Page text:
Roeg turns Venice into a labyrinth of dark dreams and horror just beneath the surface. The film moves back and forth in time and employees a series of visions that confuse more then illuminate. Much of the film shambles along seemingly without purpose but in the last act, it becomes darker and more threatening. The last scene both pulls together what seems to be a pretty loose film into a cohesive vision and is one of the most shocking twists ever.

What Have They Done To Your Daughters?

After making the excellent What Have You Done to Solange?, Massimo Pallamano delves back into the giallo genre. This time he mixes it up with a more police procedural where a naked teenage girl found hanging from the rafters leads them to an underaged sex ring and a black-clad killer hacking people to death with a butcher’s cleaver. It isn’t quite as exciting as Solange but contains enough killer moments to keep fans of the genre going. I’ll have a full review up soon.

Doctor Who: Planet of the Giants

For a while, the wife and I were working our way through classic Doctor Who stories chronologically. Every month or so, I’d buy the next set on DVD and we’d enjoy whatever adventure came our way. Planet of the Giants is the first story of the second season. It did come out on DVD sometime ago but has long since been out of print. Used copies sell for a pretty penny, which is why its taking me so long to watch it.

Luckily, BritBox includes it with all their classic episodes. Even then, I’d been weary about watching it with my daughter due to it being in black and white and Hartnell is something of a difficult incarnation of The Doctor to take. I should never had those reservations because she loved it.

The Doctor plus companions Susan, Ian, and Barbara return to Earth but miniaturized down two about an inch in size. They uncover a plot to sell insecticide to the masses by covering up the fact that it not only kills harmful insects but all living things it comes in contact with. The story doesn’t go much deeper than that and it’s pretty light all around. It is the set design that makes this serial a classic. Since they are so small everything around them – worms, flies, telephones, etc. – are all enormous. It’s great fun watching them interact with all these normally small things at enlarged sizes, all of which makes it easy to forget that the plot doesn’t do very much at all.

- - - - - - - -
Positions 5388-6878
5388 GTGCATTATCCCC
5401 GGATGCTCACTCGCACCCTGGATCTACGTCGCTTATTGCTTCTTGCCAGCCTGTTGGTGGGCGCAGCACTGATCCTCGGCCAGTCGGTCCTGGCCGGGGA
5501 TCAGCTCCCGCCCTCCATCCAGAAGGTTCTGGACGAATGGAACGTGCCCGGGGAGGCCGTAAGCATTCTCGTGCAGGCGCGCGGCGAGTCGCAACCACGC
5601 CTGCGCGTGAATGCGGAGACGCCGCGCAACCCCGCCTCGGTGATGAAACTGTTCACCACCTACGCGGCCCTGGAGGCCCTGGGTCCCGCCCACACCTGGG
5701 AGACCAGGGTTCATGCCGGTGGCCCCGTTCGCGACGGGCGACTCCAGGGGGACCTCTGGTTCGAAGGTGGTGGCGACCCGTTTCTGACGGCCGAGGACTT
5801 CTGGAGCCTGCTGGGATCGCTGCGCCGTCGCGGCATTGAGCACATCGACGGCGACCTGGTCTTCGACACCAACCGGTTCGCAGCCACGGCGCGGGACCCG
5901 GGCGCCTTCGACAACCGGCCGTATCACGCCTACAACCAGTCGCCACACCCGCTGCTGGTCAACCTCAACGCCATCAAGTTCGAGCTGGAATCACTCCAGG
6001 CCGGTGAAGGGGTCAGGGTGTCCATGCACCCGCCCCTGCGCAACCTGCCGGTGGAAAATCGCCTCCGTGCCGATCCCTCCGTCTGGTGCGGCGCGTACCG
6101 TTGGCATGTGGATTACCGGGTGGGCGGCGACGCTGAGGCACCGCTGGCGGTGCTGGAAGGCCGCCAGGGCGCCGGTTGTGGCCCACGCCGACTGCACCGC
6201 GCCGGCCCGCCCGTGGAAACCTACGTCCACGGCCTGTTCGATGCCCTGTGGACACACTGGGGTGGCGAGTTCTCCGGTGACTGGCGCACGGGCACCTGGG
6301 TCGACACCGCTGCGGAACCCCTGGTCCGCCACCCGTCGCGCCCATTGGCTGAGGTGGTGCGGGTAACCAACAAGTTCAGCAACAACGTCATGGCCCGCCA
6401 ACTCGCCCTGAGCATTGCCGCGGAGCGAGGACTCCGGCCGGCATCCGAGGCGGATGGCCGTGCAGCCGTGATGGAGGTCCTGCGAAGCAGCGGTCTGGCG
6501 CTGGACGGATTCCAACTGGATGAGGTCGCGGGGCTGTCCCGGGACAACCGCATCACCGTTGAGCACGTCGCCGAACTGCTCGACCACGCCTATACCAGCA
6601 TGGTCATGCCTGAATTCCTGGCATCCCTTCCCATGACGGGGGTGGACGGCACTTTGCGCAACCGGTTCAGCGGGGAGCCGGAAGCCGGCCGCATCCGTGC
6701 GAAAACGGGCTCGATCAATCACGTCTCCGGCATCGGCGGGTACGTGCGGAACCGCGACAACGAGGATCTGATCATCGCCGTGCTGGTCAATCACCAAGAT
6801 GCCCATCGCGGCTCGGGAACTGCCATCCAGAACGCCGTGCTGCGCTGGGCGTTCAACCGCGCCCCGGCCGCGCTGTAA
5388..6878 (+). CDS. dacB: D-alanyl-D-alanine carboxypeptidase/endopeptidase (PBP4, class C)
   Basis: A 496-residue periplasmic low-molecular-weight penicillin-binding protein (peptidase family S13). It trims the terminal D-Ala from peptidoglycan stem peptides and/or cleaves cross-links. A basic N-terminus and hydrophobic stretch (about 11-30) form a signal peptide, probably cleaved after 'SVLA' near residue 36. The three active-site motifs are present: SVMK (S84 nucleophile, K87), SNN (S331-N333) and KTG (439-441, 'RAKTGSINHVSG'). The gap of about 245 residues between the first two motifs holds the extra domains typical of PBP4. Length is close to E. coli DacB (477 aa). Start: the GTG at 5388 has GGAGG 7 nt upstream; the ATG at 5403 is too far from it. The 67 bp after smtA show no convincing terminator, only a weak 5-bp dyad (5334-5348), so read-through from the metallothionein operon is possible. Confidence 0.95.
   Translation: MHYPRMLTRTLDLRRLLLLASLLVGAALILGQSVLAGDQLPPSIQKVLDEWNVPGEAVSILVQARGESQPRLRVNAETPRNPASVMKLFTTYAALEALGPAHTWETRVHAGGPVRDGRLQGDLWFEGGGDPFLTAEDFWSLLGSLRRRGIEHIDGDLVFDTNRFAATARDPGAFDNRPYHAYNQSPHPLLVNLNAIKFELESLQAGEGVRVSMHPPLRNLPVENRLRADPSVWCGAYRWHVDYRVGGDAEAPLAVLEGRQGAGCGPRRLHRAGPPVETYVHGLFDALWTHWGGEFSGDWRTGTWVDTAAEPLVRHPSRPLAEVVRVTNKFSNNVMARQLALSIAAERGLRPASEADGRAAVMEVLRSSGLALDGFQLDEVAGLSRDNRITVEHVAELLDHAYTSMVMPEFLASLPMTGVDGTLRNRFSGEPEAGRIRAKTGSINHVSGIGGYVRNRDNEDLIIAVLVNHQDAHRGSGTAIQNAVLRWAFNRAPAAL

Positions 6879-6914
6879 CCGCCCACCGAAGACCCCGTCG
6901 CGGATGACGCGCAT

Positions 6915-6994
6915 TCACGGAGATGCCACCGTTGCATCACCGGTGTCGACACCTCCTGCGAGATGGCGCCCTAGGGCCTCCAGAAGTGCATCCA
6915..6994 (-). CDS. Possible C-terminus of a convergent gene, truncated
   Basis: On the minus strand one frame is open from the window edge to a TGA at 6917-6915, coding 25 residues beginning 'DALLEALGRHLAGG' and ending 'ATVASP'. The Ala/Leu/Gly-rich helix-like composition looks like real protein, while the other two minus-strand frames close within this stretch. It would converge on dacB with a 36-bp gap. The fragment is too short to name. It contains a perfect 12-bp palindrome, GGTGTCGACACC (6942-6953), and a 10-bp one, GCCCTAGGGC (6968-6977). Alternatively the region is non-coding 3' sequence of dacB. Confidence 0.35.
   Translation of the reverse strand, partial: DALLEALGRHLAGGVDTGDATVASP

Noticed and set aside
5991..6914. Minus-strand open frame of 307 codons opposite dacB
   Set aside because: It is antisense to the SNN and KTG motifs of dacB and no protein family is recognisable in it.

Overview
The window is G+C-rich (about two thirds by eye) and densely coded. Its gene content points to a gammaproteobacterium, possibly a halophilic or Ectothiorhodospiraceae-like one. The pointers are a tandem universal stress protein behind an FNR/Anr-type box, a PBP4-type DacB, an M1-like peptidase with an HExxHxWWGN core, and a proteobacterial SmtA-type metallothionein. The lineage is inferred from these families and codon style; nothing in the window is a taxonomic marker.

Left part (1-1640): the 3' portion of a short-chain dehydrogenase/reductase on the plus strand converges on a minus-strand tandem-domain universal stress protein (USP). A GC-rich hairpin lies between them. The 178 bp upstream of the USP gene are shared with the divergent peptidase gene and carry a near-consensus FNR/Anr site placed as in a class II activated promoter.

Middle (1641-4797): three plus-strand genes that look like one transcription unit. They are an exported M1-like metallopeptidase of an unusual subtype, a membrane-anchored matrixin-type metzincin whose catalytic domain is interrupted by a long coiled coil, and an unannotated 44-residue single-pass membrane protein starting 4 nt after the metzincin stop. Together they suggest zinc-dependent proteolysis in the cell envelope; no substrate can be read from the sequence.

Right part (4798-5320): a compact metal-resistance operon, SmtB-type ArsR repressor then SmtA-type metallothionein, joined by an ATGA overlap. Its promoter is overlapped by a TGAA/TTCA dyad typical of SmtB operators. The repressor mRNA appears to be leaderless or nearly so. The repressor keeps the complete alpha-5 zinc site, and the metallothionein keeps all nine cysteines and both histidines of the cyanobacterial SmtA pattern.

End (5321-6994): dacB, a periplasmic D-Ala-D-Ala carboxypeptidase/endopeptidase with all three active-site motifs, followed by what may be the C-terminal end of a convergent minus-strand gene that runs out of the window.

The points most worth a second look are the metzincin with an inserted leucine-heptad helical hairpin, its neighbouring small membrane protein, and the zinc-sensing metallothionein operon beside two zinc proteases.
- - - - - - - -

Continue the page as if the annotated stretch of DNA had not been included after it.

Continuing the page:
Doctor Who: Tomb of the Cybermen

We now travel from William Hartnell’s first Doctor to Patrick Troughton’s second. In it, he, along with his companions Jamie and Victoria, travel to the planet Telos where they meet of group of humans who plan to dig up the Cybermen from their underground tomb. It is the first Troughton serial known to exist in its entirety and it also introduces the Cyber Controller and the Cybermats. It’s also a great deal of fun. I’ve only seen a few Troughton stories. I find him one of more difficult Doctor’s to get a fix on. He’s known as the Cosmic Hobo for his scruffy appearance and childlike nature, but his personality tends to run from trickster to something much more dark and almost sinister. I really need to see a few more stories before I make greater proclamations about him, but I can say he was quite fun in this one.


This new Showtime series stars Jim Carry as a beloved children’s show host who starts to lose his mind after his family life begins to implode. It also stars Judy Greer, Frank Langella, and Catherine Keener, and was created by Michel Gondry. The trailer looks like the typical mix of lighthearted wonder and dark emotion we’ve come to expect from Gondry.

Mat Brewster